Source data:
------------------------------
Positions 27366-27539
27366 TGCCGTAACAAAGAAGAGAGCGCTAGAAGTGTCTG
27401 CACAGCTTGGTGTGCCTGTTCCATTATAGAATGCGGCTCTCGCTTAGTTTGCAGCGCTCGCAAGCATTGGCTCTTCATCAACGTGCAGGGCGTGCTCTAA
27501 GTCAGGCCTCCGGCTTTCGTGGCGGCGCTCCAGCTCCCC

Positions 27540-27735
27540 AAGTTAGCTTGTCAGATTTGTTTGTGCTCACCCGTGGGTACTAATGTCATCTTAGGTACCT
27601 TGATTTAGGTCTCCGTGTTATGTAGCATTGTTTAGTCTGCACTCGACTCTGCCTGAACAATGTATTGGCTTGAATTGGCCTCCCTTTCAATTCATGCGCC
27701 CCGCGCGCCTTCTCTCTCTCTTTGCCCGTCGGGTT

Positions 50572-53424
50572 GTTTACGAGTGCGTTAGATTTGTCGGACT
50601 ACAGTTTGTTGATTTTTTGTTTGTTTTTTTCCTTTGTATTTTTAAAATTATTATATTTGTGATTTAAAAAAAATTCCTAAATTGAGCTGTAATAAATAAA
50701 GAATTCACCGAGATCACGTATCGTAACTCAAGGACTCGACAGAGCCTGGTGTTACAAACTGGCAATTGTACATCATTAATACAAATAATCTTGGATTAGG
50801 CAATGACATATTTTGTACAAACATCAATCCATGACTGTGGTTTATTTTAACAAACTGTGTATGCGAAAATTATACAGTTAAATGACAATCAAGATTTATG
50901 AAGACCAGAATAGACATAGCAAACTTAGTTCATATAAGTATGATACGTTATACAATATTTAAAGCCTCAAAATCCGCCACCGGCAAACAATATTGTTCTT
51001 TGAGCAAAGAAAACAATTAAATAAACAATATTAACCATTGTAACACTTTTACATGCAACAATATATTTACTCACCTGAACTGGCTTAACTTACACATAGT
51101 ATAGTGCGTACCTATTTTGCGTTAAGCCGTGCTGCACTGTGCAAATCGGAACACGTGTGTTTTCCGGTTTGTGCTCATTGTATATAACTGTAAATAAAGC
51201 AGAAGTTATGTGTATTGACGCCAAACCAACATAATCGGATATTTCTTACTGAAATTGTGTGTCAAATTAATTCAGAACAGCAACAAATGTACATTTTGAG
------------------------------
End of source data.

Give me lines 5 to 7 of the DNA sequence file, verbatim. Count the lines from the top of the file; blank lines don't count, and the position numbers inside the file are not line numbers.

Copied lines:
Positions 27540-27735
27540 AAGTTAGCTTGTCAGATTTGTTTGTGCTCACCCGTGGGTACTAATGTCATCTTAGGTACCT
27601 TGATTTAGGTCTCCGTGTTATGTAGCATTGTTTAGTCTGCACTCGACTCTGCCTGAACAATGTATTGGCTTGAATTGGCCTCCCTTTCAATTCATGCGCC